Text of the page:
- Thomas Smith
- Oklahoma and Nicole Wiley at Southlands in Rhinebeck.
The secret is out.
Rodney Johnson, owner of Grand Cru Beer and Cheese Market, says that after Chelsea Clinton got married at Astor Courts estate in 2010, a whole new batch of people discovered what many already knew—Rhinebeck is a special place.
In this picturesque Hudson Valley community, agriculture, style, the arts, and culinary expertise all combine to create a feeling of country chic. It's a small country town with lots of open spaces and areas to enjoy nature but it's also home to one of the region's most bustling restaurant scenes.
With its rich mix of history and haute modernism, there's plenty to attract newcomers to Rhinebeck; and with several new shops, restaurants, and development projects either recently opened or in development, there's plenty of reasons for those who know Rhinebeck to take another look.
History & Horses
European settlers first came to Rhinebeck in 1686 and the community has a long tradition of tourism. It is home to the Beekman Arms, said to be America's oldest continuously run hotel, and a place that has played host to heroes of American history like George Washington, Alexander Hamilton, and Franklin Delano Roosevelt.
Another longtime Rhinebeck attraction is the Dutchess County Fairgrounds, which has hosted the Dutchess County Fair since 1845. This summer, from August 19 to 24, the fair will celebrate its 169th anniversary.
"The fair is about family, and having that destination each year for your family. It becomes part of the fabric of a family's existence," says Andy Imperati, general manager of Dutchess County Agricultural Society, which runs the fair. Imperati adds, "People start coming here as kids—they come with their grandparents or their parents. Then the kids end up bringing their kids and their grandchildren. It perpetuates through families."
Imperati took over as general manager last year but has been working at the fairgrounds in other capacities for 19 years. He says that at its heart the fair reflects the community's connection with the land and its food source.
"It's an event where people can go learn about where their food comes from and how it's grown. That is the basis for what we do and always will be," he says. "When county fairs first started way back, it was about farmers coming together at the end of the season, showing off what they had grown or bred over the year. The fairs were friendly competitions and the fair morphed into what it is today. There's entertainment, there's the carnival, food, the whole bit, but a true county fair is still based on the agriculture element that brought it here."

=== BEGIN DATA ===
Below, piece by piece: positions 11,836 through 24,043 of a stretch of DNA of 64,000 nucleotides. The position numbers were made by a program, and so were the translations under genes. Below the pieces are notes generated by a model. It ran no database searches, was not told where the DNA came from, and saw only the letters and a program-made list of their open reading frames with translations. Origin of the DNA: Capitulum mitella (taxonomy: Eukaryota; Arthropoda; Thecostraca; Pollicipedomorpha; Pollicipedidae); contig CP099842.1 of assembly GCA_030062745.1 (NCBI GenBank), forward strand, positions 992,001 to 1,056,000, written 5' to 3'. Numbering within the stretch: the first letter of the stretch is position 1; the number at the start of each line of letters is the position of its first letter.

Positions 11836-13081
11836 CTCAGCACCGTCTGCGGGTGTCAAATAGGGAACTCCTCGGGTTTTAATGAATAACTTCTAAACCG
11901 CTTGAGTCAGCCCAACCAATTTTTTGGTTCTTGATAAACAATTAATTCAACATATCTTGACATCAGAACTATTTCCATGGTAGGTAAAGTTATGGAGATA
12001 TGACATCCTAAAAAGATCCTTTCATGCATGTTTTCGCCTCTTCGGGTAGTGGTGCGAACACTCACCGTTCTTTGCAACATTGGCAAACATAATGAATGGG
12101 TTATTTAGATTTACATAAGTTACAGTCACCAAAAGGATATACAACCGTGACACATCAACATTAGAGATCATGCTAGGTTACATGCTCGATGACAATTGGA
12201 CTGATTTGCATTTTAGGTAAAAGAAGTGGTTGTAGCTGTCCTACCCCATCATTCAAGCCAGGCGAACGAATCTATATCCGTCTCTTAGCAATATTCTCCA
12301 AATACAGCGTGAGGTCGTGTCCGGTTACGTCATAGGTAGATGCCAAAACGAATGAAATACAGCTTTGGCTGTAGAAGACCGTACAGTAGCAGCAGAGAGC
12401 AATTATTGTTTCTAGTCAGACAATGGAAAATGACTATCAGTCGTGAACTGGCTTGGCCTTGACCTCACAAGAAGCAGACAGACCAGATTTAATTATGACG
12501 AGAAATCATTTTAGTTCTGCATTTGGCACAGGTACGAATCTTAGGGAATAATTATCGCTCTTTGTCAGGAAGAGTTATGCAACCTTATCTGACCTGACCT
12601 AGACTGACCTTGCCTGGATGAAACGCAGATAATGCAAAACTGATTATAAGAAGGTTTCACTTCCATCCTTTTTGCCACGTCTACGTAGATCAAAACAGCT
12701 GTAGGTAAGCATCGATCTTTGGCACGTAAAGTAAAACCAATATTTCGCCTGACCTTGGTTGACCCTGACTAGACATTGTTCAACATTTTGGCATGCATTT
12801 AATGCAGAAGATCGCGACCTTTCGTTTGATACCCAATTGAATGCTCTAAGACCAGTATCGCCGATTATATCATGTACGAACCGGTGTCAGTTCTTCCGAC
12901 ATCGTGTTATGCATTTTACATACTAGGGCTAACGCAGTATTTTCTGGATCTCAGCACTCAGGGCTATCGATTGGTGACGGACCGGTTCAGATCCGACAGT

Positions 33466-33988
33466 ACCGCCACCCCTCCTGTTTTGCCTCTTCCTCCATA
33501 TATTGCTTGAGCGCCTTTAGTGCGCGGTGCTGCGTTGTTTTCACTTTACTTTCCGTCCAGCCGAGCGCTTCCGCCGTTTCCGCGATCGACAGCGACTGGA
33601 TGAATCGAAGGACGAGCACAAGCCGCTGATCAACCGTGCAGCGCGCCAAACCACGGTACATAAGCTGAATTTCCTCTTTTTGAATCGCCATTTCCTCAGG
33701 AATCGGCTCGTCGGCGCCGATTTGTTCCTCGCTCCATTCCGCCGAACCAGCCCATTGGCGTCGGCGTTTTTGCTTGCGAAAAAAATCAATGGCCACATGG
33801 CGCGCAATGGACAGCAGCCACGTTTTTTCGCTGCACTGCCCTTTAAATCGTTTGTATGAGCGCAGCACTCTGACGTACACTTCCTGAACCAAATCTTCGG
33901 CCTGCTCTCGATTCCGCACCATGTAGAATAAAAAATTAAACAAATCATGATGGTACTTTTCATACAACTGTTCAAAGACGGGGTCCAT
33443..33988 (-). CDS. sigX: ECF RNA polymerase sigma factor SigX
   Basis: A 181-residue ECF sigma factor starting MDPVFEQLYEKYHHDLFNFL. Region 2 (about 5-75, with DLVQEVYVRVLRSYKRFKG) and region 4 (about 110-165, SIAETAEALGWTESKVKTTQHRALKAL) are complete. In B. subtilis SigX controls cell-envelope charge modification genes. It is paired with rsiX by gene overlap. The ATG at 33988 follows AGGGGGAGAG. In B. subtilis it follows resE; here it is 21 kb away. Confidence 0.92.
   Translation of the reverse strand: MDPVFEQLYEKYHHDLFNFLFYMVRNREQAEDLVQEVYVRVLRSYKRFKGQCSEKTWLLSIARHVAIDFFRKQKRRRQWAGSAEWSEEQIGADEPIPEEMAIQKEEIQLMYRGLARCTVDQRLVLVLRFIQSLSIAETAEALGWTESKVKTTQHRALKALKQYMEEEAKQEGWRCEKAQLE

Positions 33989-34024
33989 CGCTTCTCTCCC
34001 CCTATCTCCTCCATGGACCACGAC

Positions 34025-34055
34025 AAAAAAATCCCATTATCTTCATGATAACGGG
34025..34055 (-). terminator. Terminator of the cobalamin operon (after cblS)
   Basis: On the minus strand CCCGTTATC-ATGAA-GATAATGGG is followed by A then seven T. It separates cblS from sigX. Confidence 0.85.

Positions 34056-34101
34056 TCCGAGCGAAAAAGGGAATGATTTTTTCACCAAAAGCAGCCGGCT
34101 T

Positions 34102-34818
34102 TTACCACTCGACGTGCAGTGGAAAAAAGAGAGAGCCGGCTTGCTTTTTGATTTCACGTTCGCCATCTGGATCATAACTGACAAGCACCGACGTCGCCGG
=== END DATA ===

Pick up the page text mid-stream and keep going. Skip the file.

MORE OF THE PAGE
In addition to the fair itself, the fairgrounds hosts a variety of events, including two new festivals. The Country Living Fair is an expo ran by Country Living magazine that made its Rhinebeck debut at the fairgrounds last year. It will return this summer from June 6 through June 8. The Hudson Valley Arts Festival also debuted last year, and will return the last weekend in September with a new name, the Rhinebeck Arts Festival.
Another longtime Rhinebeck attraction is the Southlands Foundation, which has helped spur Rhinebeck's equestrian culture since the late 1930s. The nonprofit is located on Route 9 on close to 200 acres overlooking the Hudson. Its mission is to provide an understanding of the environment and its creatures through outdoor activities, particularly through the instruction of horsemanship and other horse-related pursuits. The facility offers riding instructions for riders of all skill levels—from complete novice to seasoned pro. Allison King, executive director of the Southlands Foundation, says horses can teach us a lot about ourselves. "People can develop a lifelong affinity toward the horse and it really connects with their soul," she says. "Horses are very large animals but, by nature, very gentle animals. We can talk to them all day long, but they understand how we feel on the inside, and they respond to our intent. A lot of people can get in touch with themselves better through riding ,and they learn different communication skills."
Horse lovers may also want to visit Old Stone Farm before they leave Rhinebeck. Billed as a "field of dreams for mind, body, and spirit," Old Stone Farm is a bed-and-breakfast located on a 236-acre horse farm. The farm, opened last year, is the brainchild of Sherry Kahn and her late husband Stu Kahn. The facility includes 10 guest rooms, a library, yoga barn, pavilion, horse barn, and indoor and outdoor riding rings, as well as a full-service spa that includes massage, wet rooms, and steam cabinets.